The title of Civilization IV: Beyond the Sword has a couple of meanings. The most obvious is that the second expansion for GameSpot's 2005 PC Game of the Year will feature more modern scenarios, whereas the first expansion centered on ancient ones. However, Beyond the Sword will also put more focus on diplomacy and less on warfare. This expansion looks to bring a lot of fundamental changes and enhancements to the core game of Civ IV. So while the goal will be, once again, to guide your civilization through history, you'll have a bunch of new tools with which to do so.
First, some numbers. Beyond the Sword will introduce 12 scenarios, 10 civilizations, 16 leaders, 5 wonders of the world, 18 building types, and 25 new units. The new civilizations include Native American tribes, as well as Portugal, Babylon, the Netherlands, and Byzantium. The new scenarios are both historical and fanciful. On one end of the spectrum, there are Charlemagne's wars of conquest and at the other there's Final Frontier, a space-based scenario where you build space stations and colonize planets. New units include mobile artillery, mobile surface-to-air missile launchers, tactical nukes that are not as powerful but a lot quicker to make than ICBMs, and paratroops.
That alone would constitute enough for most expansion packs, but Beyond the Sword goes a lot further. If you're the kind of Civ player that likes to enjoy the regular Stone Age-to-Space Age game, the good news is that there are a lot of major improvements and enhancements to the existing formula. This feels like a more fleshed-out version of Civ IV, thanks to the attention to diplomacy and espionage. For instance, there's more help to those players who like to "turtle," or basically play defensively, content to advance their civilizations peacefully rather than through conquest. To that effect, the new Apostolic Palace wonder serves as an early game United Nations. Let's say that you're trying to avoid war. One way to do that is to build the Apostolic Palace and then convert everyone around you to your state religion. You can then use the Apostolic Palace to bring votes on decrees that could basically prevent anyone with your religion from waging war on you.
Espionage has been overhauled drastically, and for the better. One of the complaints about Civ IV is that you can only build spy units after you've built the Scotland Yard wonder, but that happens so relatively late in the game that it makes espionage useless. In Beyond the Sword, you can now invest into espionage each turn, just like you invest in science and culture. All of your espionage points go into a pool, and you can then open up the new espionage screen to use those points to spy or conduct sabotage on rival civilizations. This can range from sabotaging buildings, poisoning water, or fomenting unhappiness. There are still spy units (including ninjas, which are the early-game spies), but their role is a bit different from before. Spies are now invisible to all units, save for other spies. But there's also a new "great spy" unit, which has abilities just like the other great leaders, and these are totally invisible, even to other spies.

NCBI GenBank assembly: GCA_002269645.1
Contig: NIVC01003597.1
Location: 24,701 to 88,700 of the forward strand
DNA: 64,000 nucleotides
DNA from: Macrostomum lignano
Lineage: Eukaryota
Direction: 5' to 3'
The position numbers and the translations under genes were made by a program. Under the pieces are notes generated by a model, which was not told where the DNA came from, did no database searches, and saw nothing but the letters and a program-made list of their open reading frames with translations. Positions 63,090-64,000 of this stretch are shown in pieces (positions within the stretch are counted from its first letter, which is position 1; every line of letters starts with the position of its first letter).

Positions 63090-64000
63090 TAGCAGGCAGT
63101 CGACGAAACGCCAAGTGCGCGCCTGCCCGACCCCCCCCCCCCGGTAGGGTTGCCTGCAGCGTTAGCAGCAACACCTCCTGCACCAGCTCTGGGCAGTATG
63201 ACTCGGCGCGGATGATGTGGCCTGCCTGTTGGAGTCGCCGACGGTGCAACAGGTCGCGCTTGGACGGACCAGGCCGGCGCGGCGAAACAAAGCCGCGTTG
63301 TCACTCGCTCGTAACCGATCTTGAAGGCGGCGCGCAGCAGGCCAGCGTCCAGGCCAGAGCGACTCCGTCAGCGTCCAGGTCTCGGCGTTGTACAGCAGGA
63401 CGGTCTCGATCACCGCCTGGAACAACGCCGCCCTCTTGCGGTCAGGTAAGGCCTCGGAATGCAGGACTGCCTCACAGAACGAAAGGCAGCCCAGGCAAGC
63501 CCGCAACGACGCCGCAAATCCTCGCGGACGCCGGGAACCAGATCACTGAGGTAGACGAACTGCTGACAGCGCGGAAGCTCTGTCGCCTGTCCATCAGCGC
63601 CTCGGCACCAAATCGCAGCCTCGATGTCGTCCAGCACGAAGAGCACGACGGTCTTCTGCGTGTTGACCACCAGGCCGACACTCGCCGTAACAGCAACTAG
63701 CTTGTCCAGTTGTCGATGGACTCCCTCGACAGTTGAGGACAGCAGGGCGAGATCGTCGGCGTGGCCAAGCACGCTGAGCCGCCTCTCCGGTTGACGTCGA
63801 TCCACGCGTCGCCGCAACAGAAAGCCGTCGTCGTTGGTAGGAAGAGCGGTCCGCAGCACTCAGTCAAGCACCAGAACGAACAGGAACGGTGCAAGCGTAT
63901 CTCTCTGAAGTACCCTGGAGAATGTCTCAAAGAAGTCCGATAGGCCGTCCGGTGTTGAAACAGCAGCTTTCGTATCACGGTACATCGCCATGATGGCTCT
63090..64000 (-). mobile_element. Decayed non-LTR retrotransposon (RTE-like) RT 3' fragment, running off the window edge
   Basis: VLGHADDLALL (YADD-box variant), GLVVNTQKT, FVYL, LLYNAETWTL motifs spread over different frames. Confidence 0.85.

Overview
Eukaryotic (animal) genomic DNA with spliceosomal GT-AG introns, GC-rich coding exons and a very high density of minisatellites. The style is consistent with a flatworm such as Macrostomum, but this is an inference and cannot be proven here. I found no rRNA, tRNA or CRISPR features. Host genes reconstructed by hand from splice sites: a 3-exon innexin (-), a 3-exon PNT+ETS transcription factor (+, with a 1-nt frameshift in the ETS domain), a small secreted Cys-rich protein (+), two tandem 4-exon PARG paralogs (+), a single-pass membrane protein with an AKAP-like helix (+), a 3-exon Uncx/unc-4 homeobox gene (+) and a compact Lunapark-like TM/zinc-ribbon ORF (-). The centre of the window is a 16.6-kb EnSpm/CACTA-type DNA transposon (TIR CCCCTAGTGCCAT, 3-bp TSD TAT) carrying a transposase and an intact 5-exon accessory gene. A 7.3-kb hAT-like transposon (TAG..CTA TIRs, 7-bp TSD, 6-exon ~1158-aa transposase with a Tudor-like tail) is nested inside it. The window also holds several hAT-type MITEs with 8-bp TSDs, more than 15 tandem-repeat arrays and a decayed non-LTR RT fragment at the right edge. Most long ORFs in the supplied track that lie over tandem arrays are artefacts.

The designers also thought about the way religion tapers out in the middle of the game. The fix is a new focus on corporations, which work like religions in that you spread your corporations by dispatching "suits" to other cities. The advantage of a corporation is that if you're short of a critical resource, like oil, there's a way to gain access to it through corporations.
And the space race and end game have also been changed considerably. In Civ IV, you won the game the moment that you could launch your spaceship to Alpha Centauri. The problem was that made the space race seem rather anticlimactic and rushed. So the designers turned to the old space-race system from earlier Civs. In Beyond the Sword, it's not launching first that wins the game; rather, it's getting to Alpha Centauri first. The difference is that the spaceship can now be custom designed, so you can launch as soon as you have the minimum number of components built. However, if you take more time and add extra components, you could construct a better spaceship. If someone launches a spaceship ahead of you, but you know that it's a slow ship, you can build a faster ship and overtake it on the long voyage. Game over.
Finally, fans of the original Civilization may be happy to know that random events are back in the core game, and there are more than 100 of them, so natural disasters such as earthquakes can destroy buildings or diplomatic marriages might suddenly turn two rivals into friends.
There's enough in Beyond the Sword to please the wide range of Civ fans out there. Those who like scenarios that offer new gameplay have plenty to choose from, but those who like the regular game can toy around with the new strategic options. This looks like a must-have expansion for a top-of-the-line strategy game. Beyond the Sword is shipping in July.